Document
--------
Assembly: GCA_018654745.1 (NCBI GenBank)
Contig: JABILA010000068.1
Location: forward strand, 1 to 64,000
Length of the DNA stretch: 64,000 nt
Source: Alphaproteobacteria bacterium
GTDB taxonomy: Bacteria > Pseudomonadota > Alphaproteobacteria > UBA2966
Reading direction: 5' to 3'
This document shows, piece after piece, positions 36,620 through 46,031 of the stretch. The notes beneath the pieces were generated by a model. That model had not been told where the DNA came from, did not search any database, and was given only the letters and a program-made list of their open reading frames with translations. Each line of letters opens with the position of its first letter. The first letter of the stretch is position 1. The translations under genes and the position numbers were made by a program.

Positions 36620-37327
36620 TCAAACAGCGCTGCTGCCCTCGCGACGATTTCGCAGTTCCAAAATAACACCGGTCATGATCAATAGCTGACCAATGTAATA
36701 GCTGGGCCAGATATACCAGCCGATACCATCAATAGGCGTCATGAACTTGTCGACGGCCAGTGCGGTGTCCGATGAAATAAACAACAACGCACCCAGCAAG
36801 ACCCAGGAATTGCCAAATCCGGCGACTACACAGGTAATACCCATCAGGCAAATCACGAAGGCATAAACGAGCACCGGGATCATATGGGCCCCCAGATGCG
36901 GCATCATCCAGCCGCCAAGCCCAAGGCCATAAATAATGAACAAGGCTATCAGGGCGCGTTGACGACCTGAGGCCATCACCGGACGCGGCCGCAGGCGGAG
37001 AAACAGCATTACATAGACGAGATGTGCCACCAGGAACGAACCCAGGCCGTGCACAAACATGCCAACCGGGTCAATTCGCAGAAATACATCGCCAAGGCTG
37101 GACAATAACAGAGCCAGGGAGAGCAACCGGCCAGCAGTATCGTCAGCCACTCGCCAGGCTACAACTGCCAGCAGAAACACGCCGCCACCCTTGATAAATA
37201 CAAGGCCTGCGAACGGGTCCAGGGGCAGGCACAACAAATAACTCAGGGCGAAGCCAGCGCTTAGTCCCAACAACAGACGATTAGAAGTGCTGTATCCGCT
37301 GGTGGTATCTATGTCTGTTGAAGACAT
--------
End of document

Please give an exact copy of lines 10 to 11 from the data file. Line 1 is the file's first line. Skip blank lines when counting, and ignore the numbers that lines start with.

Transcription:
36620 TCAAACAGCGCTGCTGCCCTCGCGACGATTTCGCAGTTCCAAAATAACACCGGTCATGATCAATAGCTGACCAATGTAATA
36701 GCTGGGCCAGATATACCAGCCGATACCATCAATAGGCGTCATGAACTTGTCGACGGCCAGTGCGGTGTCCGATGAAATAAACAACAACGCACCCAGCAAG